How to use your first credit card
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Getting a first credit card is a huge step on your way to building the credit you’ll need later in life.
By using your new credit card responsibly and wisely, you can begin building valuable credit history and pick up new habits that will benefit you for decades to come. Though, you’ll want to make sure you have a plan in place that helps you get the most out of your first credit card, while avoiding the major pitfalls of plastic.
As we all know, far too many people get into financial trouble with their first credit card — either by racking up debt or making late payments that wind up hurting their scores.
If you’re excited about your new card and want to make sure you’re using it to your advantage, here are some steps you should take right away.
Only use your card for purchases you can afford to pay off immediately
Due to the high interest rates credit cards charge, they are rarely the best option if you need to carry a balance for longer than a month. After all, the average interest rate for all major credit cards is currently above 18 percent, and many starter cards charge even higher rates.
With that in mind, you should only charge purchases you can afford to pay off immediately, and refrain from using plastic for “splurge” purchases altogether. Also, try to use your credit card alongside a monthly budget or spending plan.
Get into the habit of paying your balance in full
Only charging what you can afford to pay off also paves the way to paying your credit card balance in full each month. This step will not only help you avoid paying credit card interest, but it will help you avoid a growing debt balance.
Paying your credit card bill in full each month can also help you keep your credit utilization ratio — or the amount you owe on your cards in relation to your credit limits — in check. How much you owe on your credit card accounts for 30 percent of your FICO score, making it the second most important factor. It’s second only to payment history, which accounts for 35 percent of your score.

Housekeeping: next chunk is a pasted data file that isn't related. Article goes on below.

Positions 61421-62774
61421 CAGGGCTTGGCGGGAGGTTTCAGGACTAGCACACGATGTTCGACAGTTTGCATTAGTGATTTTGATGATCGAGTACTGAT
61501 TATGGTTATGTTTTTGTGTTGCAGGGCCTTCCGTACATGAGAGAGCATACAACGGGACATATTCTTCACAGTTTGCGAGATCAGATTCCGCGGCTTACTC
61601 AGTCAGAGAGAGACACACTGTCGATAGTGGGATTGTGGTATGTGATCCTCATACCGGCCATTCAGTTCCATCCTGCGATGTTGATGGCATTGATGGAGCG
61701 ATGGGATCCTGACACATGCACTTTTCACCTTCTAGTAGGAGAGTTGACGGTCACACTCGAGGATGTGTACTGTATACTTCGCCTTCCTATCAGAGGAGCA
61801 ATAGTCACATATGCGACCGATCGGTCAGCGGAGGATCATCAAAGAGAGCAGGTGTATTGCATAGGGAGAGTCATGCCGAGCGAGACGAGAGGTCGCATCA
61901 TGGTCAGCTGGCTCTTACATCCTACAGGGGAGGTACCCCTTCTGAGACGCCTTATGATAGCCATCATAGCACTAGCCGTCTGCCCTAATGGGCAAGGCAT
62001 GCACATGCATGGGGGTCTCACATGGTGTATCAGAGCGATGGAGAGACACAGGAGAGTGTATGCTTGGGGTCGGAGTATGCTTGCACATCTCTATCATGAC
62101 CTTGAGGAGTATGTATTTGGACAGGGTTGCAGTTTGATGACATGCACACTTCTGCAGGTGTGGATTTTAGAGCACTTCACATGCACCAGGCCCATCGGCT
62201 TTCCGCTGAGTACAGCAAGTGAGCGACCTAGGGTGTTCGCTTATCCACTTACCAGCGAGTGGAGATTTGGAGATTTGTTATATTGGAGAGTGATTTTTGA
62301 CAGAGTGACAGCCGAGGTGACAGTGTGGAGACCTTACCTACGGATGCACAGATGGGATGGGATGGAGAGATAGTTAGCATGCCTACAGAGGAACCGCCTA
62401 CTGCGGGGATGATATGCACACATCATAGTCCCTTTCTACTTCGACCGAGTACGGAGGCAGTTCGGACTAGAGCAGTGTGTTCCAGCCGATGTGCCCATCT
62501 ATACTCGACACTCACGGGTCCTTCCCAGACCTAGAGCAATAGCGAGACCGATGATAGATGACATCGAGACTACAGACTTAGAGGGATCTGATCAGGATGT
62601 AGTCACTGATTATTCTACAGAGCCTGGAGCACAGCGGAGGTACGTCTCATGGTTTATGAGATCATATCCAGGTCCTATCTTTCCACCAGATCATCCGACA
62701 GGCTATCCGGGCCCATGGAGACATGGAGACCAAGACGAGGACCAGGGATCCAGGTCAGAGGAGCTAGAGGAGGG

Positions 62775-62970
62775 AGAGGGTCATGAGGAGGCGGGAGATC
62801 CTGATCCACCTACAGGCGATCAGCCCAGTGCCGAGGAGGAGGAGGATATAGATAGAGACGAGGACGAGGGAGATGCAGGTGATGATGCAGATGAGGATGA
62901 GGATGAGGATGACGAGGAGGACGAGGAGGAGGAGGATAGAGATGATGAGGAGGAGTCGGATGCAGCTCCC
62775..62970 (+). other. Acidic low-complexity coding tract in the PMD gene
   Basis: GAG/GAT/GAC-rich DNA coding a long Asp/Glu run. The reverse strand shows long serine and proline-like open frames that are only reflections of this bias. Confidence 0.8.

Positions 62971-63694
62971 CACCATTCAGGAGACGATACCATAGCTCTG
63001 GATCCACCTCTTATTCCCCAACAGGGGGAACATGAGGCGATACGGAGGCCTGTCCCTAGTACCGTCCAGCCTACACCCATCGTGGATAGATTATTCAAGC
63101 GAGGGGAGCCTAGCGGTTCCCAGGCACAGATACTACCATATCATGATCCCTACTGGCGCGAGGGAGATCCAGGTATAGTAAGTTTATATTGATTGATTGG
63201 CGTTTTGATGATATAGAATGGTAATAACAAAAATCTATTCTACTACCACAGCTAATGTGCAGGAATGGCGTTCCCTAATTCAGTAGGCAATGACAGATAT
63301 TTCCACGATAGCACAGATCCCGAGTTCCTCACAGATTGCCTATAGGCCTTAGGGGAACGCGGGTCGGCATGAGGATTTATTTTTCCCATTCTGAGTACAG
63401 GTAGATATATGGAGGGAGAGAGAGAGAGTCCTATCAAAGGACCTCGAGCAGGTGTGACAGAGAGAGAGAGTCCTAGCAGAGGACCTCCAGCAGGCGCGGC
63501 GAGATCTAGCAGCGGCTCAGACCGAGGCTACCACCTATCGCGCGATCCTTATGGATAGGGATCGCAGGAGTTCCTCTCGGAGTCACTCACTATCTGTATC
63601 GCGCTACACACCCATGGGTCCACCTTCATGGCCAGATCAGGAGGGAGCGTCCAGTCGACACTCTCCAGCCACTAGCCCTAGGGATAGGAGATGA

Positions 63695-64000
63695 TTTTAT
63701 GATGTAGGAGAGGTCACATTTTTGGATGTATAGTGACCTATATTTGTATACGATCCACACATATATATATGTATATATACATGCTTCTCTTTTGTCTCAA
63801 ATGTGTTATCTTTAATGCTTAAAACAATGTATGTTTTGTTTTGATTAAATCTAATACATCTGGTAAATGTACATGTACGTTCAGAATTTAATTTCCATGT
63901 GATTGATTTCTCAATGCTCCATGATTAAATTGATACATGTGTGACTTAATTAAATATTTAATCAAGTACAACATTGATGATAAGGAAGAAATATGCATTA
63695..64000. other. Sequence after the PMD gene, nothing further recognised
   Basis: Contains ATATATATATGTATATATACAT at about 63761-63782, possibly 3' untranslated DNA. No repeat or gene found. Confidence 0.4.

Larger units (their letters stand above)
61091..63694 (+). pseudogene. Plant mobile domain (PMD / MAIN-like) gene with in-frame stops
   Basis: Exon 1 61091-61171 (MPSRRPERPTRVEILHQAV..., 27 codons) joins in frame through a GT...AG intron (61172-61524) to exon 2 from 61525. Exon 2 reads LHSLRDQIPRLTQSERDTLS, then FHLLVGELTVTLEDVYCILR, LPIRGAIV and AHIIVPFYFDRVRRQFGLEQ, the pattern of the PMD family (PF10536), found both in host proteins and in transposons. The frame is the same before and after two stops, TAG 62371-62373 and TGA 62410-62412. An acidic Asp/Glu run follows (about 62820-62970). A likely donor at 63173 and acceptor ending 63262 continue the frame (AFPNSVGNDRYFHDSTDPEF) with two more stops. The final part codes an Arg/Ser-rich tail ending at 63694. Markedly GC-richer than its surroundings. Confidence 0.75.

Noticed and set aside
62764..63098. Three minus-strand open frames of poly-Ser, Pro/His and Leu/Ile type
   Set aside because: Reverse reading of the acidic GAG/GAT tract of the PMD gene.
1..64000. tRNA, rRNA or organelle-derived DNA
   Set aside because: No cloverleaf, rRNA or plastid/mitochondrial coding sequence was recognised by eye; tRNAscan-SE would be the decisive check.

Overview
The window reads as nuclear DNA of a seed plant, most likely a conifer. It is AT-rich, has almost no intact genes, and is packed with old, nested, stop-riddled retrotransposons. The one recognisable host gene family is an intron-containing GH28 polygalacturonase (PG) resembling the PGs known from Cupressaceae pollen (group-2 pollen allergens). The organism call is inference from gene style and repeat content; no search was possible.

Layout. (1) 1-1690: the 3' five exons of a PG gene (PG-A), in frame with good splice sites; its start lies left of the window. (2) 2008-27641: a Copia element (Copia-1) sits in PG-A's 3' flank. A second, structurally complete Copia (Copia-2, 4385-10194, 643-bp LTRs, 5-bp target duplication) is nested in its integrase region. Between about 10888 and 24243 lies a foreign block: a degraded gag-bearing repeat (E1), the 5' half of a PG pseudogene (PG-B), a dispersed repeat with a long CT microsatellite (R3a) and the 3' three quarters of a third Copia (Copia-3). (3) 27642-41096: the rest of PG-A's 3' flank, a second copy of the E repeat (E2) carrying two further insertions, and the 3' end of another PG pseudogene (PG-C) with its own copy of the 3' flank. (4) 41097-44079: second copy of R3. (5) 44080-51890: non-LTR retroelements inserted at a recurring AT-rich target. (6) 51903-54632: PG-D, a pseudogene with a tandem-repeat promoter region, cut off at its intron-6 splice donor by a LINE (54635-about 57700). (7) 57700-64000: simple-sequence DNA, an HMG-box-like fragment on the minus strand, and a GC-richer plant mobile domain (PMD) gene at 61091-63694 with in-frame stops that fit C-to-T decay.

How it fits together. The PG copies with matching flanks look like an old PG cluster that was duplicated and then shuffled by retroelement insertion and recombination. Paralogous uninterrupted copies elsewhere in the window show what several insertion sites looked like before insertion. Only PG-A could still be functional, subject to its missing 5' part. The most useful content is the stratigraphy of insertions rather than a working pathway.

Most experts suggest keeping your credit utilization ratio below 10 percent (or 30 percent, at most) for the best results.
Set up auto-pay
Since your payment history is the most important factor that determines your FICO score, you need to make sure you never pay your credit card bill after it’s due. If you’re worried you’ll forget, consider setting up automatic payments to be drawn from your bank account on your credit card bill’s due date.
You can even set up auto-pay for just the minimum payment amount to be paid automatically. This won’t help you avoid carrying a balance from one billing cycle to the next, but it will help you avoid late fees and being hit with a penalty APR.
Earn rewards on spending
If your new credit card offers cash back or rewards points on your spending, you should be making the most of this benefit without putting yourself at risk. For example, make sure to charge purchases that fall within any bonus categories your card offers, but don’t overspend just to earn rewards.
Also, try to meet any minimum spending requirement you need to reach in order to score a sign-up bonus. Just don’t buy things you don’t need in order to hit the threshold.
Rewards aren’t worth it if you wind up carrying a balance. With most cash back credit cards offering 2 percent back at most and current interest rates on cards hovering around 18 percent, it’s easy to see how chasing rewards while you’re in debt is a losing proposition.
Get acquainted with your credit card perks
Also make sure you read about any perks or features your credit card offers, which could include extended warranties, purchase protection against damage or theft, and travel insurance benefits.
By knowing which perks your credit card offers, you’ll be in the best position to take advantage. Just remember that most perks require you to pay for something with your card first. For example, you’ll only get travel insurance benefits for trips you charge to your credit card, and purchase protections only apply to items you paid for with your credit card.
Monitor your credit score
Finally, make sure to monitor your credit usage and your progress throughout your journey to building credit. Doing so can help you spot problems as soon as they occur, and monitoring your credit can also help you spot signs of identity theft or fraud.
Fortunately, many credit card companies give you access to a free credit score within your monthly credit card statement. Programs like Capital One’s CreditWise and Chase’s Credit Journey can also help you track your credit score and overall credit health for free.
The bottom line
Getting approved for a first credit card can be an exciting time, but you’ll want to make sure you have a plan to maximize the experience. By using your card intentionally, avoiding long-term debt and making the most of your credit card’s rewards and perks, you can get more bang for your buck and begin building positive credit habits that can last a lifetime.